Sandlin: A look back at the first 100 days
The 100 day mark in any president’s first term is often seen as a time for taking stock of the new administration. To be sure, when President Barack Obama took office, he faced extremely serious challenges, including an economic crisis, two wars, a record national debt, an unsustainable national energy policy and health care out of reach for millions of Americans.
While these large and complex problems aren’t going to be solved overnight – or in the first 100 days – President Obama has made some good decisions early in his term. He has also set a tone of openness and bipartisanship, which is very important as he has reached out to both parties for their ideas. And, while I haven’t agreed with everything the new administration has put forth, I have found willing listeners who are open to hearing arguments about what’s good for South Dakota and rural America.
As a leader of the fiscally-conservative Blue Dog Coalition, I was pleased when the administration, for the first time in years, put forth an honest budget that takes into account spending for things like the wars in Iraq and Afghanistan. I’ve also been proud to work with the administration to ensure a commitment to long-term fiscal responsibility including tougher “pay-as-you-go” budget rules.
AP Photo/Andres Leighton
President Barack Obama, back to camera, shook hands with Bolivia’s President Evo Morales during the opening session of the Fifth Summit of the Americas in Port of Spain, Trinidad and Tobago, April 17.
Additionally, when it comes to renewable energy development in rural America, the president and members of his administration have repeatedly emphasized wind energy and the importance of updating the energy grid to ensure the country can capitalize on this largely untapped potential. The economic recovery package also included significant investments in new energy infrastructure.
The administration’s changes in policy regarding Cuba are also potentially significant for our state, as Cuba is a promising trading partner for the U.S. and has the potential to be an increasingly significant market for South Dakota agricultural products.
Additionally, the long-overdue enactment of the State Children’s Health Insurance Program was a hard-won victory for many lower income children in South Dakota and across the country whose parents work hard but are unable to afford health insurance. This legislation ensures that more children get access to quality, affordable health care, which will help avoid preventable conditions and lower costs for all consumers.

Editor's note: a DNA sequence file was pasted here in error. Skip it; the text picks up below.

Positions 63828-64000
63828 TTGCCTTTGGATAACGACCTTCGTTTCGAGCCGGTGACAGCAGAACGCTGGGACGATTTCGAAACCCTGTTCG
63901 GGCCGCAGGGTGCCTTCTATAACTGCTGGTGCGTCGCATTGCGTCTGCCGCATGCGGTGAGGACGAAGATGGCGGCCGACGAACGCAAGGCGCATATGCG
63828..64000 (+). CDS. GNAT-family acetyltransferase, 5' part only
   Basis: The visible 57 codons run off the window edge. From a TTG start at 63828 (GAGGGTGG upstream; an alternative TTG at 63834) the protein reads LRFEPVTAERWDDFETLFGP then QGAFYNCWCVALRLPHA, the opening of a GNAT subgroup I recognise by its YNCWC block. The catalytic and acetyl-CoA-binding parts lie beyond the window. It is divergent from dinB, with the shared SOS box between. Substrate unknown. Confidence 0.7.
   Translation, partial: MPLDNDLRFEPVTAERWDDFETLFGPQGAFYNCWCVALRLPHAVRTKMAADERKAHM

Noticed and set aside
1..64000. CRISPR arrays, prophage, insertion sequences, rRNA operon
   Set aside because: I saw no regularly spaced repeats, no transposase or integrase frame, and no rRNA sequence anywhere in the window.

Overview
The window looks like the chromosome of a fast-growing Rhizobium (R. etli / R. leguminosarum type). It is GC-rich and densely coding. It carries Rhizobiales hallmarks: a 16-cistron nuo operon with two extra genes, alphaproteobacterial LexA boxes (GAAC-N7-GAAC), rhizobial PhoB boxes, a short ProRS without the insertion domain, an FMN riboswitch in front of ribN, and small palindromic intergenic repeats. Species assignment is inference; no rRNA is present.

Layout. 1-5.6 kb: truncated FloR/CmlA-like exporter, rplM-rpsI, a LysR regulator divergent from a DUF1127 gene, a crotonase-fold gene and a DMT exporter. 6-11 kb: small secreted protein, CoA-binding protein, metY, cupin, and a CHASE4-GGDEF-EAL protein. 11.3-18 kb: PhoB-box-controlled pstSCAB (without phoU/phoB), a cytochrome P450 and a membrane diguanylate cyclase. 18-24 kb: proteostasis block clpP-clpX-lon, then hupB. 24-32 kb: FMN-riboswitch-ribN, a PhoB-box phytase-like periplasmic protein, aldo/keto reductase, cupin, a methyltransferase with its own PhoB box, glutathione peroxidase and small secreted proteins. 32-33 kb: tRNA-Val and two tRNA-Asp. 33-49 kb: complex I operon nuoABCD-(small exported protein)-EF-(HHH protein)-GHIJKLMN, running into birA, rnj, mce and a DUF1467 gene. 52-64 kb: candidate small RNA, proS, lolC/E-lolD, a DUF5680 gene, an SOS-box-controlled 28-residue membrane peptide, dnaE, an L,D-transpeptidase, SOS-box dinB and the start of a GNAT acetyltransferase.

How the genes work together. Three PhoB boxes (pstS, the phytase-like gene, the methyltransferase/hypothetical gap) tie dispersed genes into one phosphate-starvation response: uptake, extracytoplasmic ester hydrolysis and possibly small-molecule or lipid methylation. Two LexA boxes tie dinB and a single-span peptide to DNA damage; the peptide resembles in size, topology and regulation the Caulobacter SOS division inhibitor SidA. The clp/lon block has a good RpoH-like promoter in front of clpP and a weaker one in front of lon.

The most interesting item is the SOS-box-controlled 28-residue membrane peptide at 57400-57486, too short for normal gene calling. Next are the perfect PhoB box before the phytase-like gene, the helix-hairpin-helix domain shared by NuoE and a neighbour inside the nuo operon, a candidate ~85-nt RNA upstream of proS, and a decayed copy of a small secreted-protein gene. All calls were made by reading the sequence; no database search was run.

I haven’t agreed with everything the administration has pushed for, however. For example, I could not support the president in his request to release the second half of funding for the Troubled Asset Relief Program.
I also had concerns about proposals in the president’s budget, including his proposal to reduce direct payments to farmers with sales revenue of more than $500,000 annually. Anyone who understands the nature of farming and ranching today in rural areas knows that this proposal could affect more than just large agribusiness – it could actually hurt some smaller farmers and producers in South Dakota. I was vocal in my opposition to this plan – and raised it directly with the administration.
Additionally, I was strongly opposed to the administration’s proposal to charge a veteran’s private insurance carrier for health care costs related to service-connected injuries. Our country has an obligation to those who have served and sacrificed and we should not be looking to veterans programs as a place to make cuts that could compromise services for those who have served in uniform and their families.
In both of these cases, I joined my colleagues in expressing my disagreement with the president – and we were successful. Although I was initially disappointed with these proposals, I’m pleased that the administration allowed for disagreement and discussion and ultimately chose to pursue other options to cut costs.
To be sure, the road from day 101 onward promises to be difficult and require tough choices, but I look forward to working in a spirit of bipartisan cooperation with the administration and my colleagues in the 111th Congress to advocate for South Dakota’s needs, grow our economy and enhance our national security.
Rep. Stephanie Herseth Sandlin is South Dakota’s at-large Member of Congress.